FORMER Scottish referee Calum Murray today looked back on the explosive Old Firm “shame game” he took charge of in 2011 and admitted “it was my toughest”.

Murray hung up his whistle at the end of last season after spending no fewer than 15 years as an SFA Category One official and five years on the FIFA list.

The 48-year-old, who is now a referees’ mentor and observer, was involved in many massive matches in Scotland and further afield in Europe during his time as a man-in-the-middle.

But the infamous Scottish Cup fifth round replay between Celtic and Rangers at Parkhead four years ago was the most memorable – for all the wrong reasons.

At the end of 90 explosive minutes there had been 34 arrests inside the stadium, 13 yellow cards, three orderings off, several touchline altercations and a bust-up in the tunnel.

The fallout from a game Celtic won 1-0 was unprecedented; First Minister Alex Salmond branded the scenes as “shameful” and called a government summit.

That resulted in a contentious piece of legislation being passed which continues to cause widespread consternation to this day.

Murray said: “It was a tough game, probably my toughest game in many ways. There was a really high crime count that night, the highest crime count of any game I was ever involved with.

“In five Edinburgh derbies I refereed I had no red cards. In six Old Firm derbies I had nine red cards. That tells its own story.

“All of the misconduct was in the last 15 minutes of both halves. The first half hour in both halves were actually fine. They were competitive, but they were typical Old Firm games. There were a crazy 15 minutes in both halves.

“There were a number of factors which came into it. Rangers and Celtic had played each other an awful lot that season.

“Celtic had won their previous encounter fairly comfortably and Rangers hadn’t competed very well. All the ingredients were there. The characters on the pitch contributed to it as well.

“Occasionally you do get games like that. Two or three will go by which are competitive. Then, all of a sudden, you get a wee spike in one of them and that makes it a particularly difficult game for a referee.”

Murray was physically manhandled by Rangers centre half Madjid Bougherra as he attempted to show him a second yellow card in the final minute of the match.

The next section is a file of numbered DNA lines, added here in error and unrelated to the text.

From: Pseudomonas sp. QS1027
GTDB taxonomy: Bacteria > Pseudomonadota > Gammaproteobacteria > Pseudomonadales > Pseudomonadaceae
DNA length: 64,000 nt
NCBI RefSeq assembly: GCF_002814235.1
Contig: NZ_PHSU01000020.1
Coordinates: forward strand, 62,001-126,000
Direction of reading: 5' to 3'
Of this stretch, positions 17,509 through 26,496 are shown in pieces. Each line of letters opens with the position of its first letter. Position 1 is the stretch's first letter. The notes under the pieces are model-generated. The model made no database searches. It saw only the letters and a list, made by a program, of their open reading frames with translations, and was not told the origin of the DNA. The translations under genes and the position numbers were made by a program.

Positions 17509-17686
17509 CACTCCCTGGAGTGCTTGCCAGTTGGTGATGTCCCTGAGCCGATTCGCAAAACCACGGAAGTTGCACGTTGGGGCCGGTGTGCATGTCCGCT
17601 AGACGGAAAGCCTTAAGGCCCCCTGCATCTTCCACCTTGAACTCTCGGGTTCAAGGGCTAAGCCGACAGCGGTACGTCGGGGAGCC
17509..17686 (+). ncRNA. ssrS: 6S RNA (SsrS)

And the Gers temperamental on-loan striker El Hadji Diouf suffered the same fate after the final whistle for dissent.

Murray said: “Bougherra subsequently apologised, both publicly in the media and to me personally. He said sorry the next time he saw me at a game. It was a case of turn the page and move on. It was a spur of the moment thing, passion.”

The fourth official possibly endured an even more torrid evening than Murray - Iain Brines had to step in and separate the opposing dugouts as tempers flared after Rangers midfielder Steven Whittaker got sent off.

Brines was then forced to intervene as Celtic boss Neil Lennon squared up to Rangers assistant Ally McCoist after words were exchanged at the end of the game.

“Poor Iain!” said Murray. “Seriously, though, he was a big policeman. He could look after himself.

“They (Lennon and McCoist) are two guys I have got a lot of respect for. They were the Old Firm managers when I was coming through. But that night Iain called me over and I tried to get them to calm down.

“For a while, that game followed me around. People would see me and whisper: ‘See him? He was the referee in that Old Firm game’. They are exciting matches. They can be great spectacles for fans. But for referees they are challenging.

“I have to be honest, I really enjoyed them. But the baggage which comes with them can be quite difficult to deal with. It is something I don’t feel you can ever fully prepare yourself for until you go through it.”

Murray also refereed the Scottish Cup final between Celtic and Motherwell at the end of that season –and enraged both sets of fans with his decisions on what was another difficult afternoon.

Those cheering on Motherwell felt that Celtic stopper Daniel Majstorovic should have been ordered off for first a foul on their striker John Sutton and then a hand ball.

Those backing Celtic were convinced Motherwell defender Stephen Craigan deserved to be red carded for deliberately handling the ball on the edge of his penalty box.

Murray said: “The first half was probably one of the toughest 45 minutes of football I have ever had. The conditions were horrendous. The pitch was in great condition, but it had been raining since about five o’clock that morning. The place was treacherous. It was a nightmare.

“I had to make allowances for that. There were a couple of robust challenges which I tried to manage. If you watch it back you might think I was a bit lenient, but, overall, I was quite satisfied. There were maybe one or two incidents I could have handled better.

“I got quite a lot of criticism, but the players were fine with me after the game. I think they realised what had happened. Ultimately, it was quite a good experience, I quite enjoyed it.”